By: Bruno Cordioli - CC BY 2.0
By: Bruno CordioliCC BY 2.0

This post I wrote six months ago may be the most important thing I’ve written all year. Remember the part where I said this?

What does it all meeeaaaaan

It means that while much of my work and business expenses go toward producing NEW content, ultimately when it comes to people following us via social media like Pinterest and Facebook… no one cares. Ok, ok, I’m being a bit hyperbolic: if we stopped producing new posts, people would notice quickly…

Funny you should say that, Ariel-Six-Months-Ago… because you stopped publishing new posts on Offbeat Families in September. Then traffic and revenue then went UP… and it’s all because of shares on Facebook. People DID notice, but even though we’re very clear on Offbeat Families’ Facebook page that we’ll only be sharing links to archived posts, people keep following the page — almost 1000 new likes since the site ceased publication.

families fb likes

We’re sharing more than ever on Offbeat Families’ Facebook page, and even though none of them are new posts, they consistently get heavy traffic. Our posts linking archived content are frequently some of Facebook posts that get the most engagement across all the Offbeat Empire sites. In fact, looking at my high performing posts today across the Empire, it’s a post from a now-archived site (linked from FB today), another post written four years ago (linked from FB today), and an Offbeat Families post that went up this week.

So yeah. You know how I’ve always hated Facebook? I still find it a buggy, frustrating business tool, but in terms of results… there’s no arguing with the fact that it consistently performs better than RSS and Twitter combined. For years, I was super frustrated that readers were trying to use Facebook as an RSS tool, but now I’m settling into the fact that most of y’all are NOT using it as an RSS tool… and completely shifting my content marketing strategies, as a result. Folks following the Empire sites on Facebook don’t follow us to get the most recent posts, they follow to get the most relevant posts.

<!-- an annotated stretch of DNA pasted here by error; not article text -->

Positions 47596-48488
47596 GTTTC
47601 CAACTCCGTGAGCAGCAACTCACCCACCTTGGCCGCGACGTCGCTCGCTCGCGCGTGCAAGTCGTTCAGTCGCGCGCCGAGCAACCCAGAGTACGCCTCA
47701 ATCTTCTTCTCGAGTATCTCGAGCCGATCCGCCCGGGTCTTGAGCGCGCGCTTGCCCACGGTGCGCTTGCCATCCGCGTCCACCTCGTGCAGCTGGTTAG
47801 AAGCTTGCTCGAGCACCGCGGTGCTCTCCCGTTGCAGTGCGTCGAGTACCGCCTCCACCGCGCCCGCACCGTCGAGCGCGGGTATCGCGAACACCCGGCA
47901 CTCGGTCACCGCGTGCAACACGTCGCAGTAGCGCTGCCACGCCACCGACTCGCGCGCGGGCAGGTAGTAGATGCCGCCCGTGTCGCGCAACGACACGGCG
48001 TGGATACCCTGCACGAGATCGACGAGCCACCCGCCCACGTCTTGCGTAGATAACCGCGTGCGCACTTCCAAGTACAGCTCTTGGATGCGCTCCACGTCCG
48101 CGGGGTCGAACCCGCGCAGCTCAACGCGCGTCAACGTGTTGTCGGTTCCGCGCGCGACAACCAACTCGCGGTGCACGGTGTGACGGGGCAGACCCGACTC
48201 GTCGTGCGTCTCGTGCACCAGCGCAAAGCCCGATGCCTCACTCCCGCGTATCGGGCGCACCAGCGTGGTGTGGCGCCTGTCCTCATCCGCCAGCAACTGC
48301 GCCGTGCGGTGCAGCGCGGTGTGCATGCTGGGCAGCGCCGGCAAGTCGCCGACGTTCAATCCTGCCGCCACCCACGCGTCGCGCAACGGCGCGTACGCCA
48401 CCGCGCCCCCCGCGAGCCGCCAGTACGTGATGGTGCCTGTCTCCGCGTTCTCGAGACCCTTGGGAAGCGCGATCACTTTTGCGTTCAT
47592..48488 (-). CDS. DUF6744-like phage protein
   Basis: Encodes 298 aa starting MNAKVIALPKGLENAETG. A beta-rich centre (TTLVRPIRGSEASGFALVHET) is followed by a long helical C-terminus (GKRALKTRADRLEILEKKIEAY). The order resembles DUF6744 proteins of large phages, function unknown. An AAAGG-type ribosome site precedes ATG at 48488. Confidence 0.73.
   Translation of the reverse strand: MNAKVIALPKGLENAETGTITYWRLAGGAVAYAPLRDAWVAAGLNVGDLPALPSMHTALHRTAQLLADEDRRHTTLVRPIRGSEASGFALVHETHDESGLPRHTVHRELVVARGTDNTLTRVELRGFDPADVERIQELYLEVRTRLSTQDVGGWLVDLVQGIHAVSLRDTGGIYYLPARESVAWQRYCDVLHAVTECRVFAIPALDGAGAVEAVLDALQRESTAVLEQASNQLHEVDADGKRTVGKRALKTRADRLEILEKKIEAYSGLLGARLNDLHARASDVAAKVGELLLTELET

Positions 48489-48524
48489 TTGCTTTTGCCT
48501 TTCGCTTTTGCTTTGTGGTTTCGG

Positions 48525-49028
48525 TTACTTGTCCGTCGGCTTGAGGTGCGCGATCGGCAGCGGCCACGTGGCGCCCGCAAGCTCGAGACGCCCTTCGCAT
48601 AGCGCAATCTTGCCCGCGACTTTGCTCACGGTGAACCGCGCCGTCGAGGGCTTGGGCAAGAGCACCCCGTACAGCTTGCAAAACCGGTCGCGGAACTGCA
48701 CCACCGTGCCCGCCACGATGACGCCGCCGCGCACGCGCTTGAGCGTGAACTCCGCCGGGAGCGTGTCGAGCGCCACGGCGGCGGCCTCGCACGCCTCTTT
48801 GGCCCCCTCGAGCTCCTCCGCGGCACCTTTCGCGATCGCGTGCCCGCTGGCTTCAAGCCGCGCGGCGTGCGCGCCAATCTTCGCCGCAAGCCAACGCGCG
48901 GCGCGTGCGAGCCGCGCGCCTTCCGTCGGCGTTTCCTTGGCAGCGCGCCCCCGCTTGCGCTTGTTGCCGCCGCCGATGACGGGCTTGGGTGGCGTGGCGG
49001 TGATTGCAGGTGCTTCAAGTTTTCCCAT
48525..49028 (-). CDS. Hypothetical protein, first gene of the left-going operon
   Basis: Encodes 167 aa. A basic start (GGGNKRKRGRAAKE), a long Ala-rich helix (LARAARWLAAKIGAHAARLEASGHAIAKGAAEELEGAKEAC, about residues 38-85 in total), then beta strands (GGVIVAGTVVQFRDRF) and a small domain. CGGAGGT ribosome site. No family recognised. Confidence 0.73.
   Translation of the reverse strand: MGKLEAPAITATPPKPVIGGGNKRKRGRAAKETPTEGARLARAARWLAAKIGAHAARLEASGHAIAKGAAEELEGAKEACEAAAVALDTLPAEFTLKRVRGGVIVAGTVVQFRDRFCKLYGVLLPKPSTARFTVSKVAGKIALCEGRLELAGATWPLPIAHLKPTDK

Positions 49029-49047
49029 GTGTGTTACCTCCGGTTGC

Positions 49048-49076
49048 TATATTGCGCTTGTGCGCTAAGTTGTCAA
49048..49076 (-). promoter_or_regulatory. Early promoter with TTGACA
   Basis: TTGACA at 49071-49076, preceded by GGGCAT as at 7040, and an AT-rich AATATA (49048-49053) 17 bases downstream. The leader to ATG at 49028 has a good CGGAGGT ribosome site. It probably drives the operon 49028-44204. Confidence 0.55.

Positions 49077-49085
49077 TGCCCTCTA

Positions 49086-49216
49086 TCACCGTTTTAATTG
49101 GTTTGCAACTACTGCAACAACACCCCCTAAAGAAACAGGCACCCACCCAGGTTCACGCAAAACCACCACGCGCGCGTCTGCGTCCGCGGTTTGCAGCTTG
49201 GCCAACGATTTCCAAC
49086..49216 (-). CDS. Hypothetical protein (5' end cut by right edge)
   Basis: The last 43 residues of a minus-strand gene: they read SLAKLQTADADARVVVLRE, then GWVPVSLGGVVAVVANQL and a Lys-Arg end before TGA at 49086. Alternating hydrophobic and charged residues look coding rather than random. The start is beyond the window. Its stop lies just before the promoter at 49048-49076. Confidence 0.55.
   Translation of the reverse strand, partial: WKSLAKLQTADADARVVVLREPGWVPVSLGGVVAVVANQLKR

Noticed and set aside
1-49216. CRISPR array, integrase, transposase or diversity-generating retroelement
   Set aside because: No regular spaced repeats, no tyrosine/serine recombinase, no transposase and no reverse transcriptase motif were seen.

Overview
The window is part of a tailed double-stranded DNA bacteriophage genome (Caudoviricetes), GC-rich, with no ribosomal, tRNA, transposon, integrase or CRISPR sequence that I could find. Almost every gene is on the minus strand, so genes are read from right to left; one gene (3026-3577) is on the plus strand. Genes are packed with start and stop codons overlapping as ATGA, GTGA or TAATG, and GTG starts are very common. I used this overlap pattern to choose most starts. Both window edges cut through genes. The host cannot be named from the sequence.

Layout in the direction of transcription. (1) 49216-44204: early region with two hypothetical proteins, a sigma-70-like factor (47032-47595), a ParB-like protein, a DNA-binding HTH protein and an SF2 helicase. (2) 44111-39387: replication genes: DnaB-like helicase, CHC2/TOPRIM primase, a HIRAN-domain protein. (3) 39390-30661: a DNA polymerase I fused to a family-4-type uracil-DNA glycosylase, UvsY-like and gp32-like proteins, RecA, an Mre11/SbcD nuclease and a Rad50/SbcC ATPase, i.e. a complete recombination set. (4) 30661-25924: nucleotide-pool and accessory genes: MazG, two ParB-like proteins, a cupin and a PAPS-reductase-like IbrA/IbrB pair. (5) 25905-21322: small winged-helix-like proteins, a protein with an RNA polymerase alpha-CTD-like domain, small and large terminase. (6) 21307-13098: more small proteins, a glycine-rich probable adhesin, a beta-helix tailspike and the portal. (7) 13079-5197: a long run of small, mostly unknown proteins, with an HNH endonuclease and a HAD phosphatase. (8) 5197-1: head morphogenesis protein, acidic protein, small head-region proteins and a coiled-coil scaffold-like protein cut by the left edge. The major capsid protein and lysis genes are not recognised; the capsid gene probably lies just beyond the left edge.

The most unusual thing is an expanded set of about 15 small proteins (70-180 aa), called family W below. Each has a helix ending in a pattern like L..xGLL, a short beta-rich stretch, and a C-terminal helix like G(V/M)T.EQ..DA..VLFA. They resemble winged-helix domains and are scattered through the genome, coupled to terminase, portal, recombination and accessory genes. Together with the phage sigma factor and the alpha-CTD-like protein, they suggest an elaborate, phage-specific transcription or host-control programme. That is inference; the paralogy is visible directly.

Wait, now I’m just repeating myself. Just go read this post again. Seriously, it distills the biggest lesson I’ve learned this year. I’ll be musing over this more next week…


Many thinks to Kevin Fanning for sending this to me: Facebook Drives Massive New Surge Of Traffic To Publishers. Looks like it’s not just me experiencing a big up-tick in Facebook traffic.

Comments on See it, click it: the follow up

  1. I mentioned this yesterday (on FB, natch), but … I completely agree with you. It’s made my job as a content distributor (okay, fine – social media manager) WAY more interesting, and has provided all sorts of fun editorial avenues.

    It’s a Whole New World, but I am so digging it.

    • Totally! It took me six months to fully understand what was happening, and then another six months to fully embrace it and optimize to it, but now I’m like FUCK YES! Offbeat Families has gone from a site that cost a lot and made no money to a site that costs almost nothing and makes decent ad revenue… all because I realized that most social media followers don’t actually care if the content is new. They just need it to be awesome.

      • Yup. And I am in a very related field professionally (parenting) and honestly? There’s nothing new under the sun. Teething is teething, and guest list stress is guest list stress no matter what.

        I have a post I wrote on my personal blog back in 2009 (!?!) about bridesmaids and uninviting them (spoiler: don’t, unless you are cool with ending a friendship) and to this DAY, I get weekly emails, asking for personal advice about the issue. I think it’s the #1 referrer to my blog. That, and advice about Jewish funerals. It’s a weird blog.

    • Yep, I read that post yesterday and sent my entire staff a group email saying HOLY FUCKING SHIT:

      A more recent post linking to this older content might be favored in the News Feed, having proved itself once (or twice!) before.

      This is happening a LOT across all the Empire sites, and it’s pretty weird to see.

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